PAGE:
End of Summer Planting Ideas - Top 7 Must-Grow Vegetables

Radishes in a basket
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Fresh vegetables from the home garden don't have to be a thing of the past once summer days wane. Mid-summer is the perfect time to start a second garden that will extend your harvesting. Many crops even produce and taste better as temperatures cool while warmer months would have them bolting, tasting bitter or becoming woody. Here are the top 7 must grow vegetables for end of summer planting: 1. Kale. Healthy kale is by far the most tolerant of the cool weather crops and will survive down to 20 F. (-7 C). Kale matures in 40-65 days. 2. Collards. Collard greens come in a close second and fair well down into the 20's. They also mature in 40-65 days. 3. Brussels sprouts. Brussels sprouts are right behind kale and collard greens for cold tolerance. They take a while to mature, 90-100 days, so take a bit of planning. 4. Peas. A second crop of sweet garden peas can be yours well into the fall months as they tolerate temperatures down into the 20's as well. Peas mature in 70-80 days. 5. Radish. Radishes add color and zest to salads and take very little time to mature, 25-60 days depending upon the variety. 6. Spinach. Speaking of greens, one of the most versatile, spinach survives light frost and may even over winter. Plus, it can be eaten fresh or cooked and even frozen for later use. 7. Turnips. Turnips are lovely root veggies that store well (4-5 months in the refrigerator!). They will survive a light frost and take about 50-60 days to mature. There are plenty of other crops suited for planting mid-summer for a late fall harvest. Be sure to check the first frost date for your area. This will enable you to decide exactly when to sow each crop. Next, prepare the garden bed for planting by removing any previous crop detritus and tilling down 6-8 inches (15-20 cm). Incorporate a complete 10-10-10 fertilizer into the soil at this time or plenty of organic matter. If sowing seeds, be aware that they should be sown deeper than if sown in the spring, 1 ½ to 2 times deeper. Water the seeds in well and continue to provide an inch of water per week depending upon weather conditions. Keep an eye on the weather. You may need to protect the crop from early frost, especially if the plants are tender and immature. Cover them with sheets, row covers, old blankets or even newspaper or cardboard, but never plastic! Plastic transfers cold. Use some type of support to keep the material you use from squishing the plants.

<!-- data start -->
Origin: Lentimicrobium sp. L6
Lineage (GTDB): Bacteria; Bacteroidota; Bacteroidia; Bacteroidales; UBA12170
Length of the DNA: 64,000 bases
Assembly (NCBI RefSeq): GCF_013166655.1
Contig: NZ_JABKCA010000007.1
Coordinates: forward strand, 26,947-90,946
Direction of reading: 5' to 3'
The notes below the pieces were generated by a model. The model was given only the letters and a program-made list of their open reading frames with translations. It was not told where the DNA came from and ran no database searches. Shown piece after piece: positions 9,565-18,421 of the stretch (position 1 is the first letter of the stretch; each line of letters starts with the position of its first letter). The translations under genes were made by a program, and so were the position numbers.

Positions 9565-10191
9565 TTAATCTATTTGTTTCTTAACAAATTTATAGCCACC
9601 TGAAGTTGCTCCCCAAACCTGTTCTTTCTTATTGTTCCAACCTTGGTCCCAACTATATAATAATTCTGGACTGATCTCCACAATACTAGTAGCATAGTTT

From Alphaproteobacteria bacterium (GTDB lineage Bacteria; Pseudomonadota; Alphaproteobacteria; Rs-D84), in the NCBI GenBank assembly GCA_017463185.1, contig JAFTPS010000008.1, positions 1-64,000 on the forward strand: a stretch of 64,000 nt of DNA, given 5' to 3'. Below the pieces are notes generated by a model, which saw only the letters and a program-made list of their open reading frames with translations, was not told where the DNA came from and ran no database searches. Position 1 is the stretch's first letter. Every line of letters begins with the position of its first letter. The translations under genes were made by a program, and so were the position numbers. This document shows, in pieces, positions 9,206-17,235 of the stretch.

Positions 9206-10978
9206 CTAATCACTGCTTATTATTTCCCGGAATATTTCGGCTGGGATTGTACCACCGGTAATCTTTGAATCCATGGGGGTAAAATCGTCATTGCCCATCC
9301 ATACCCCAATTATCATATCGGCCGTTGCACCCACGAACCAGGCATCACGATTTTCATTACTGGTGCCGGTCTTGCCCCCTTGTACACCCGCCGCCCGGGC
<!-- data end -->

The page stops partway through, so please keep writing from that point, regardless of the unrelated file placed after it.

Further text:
Amy Grant

Amy Grant has been gardening for 30 years and writing for 15. A professional chef and caterer, Amy's area of expertise is culinary gardening.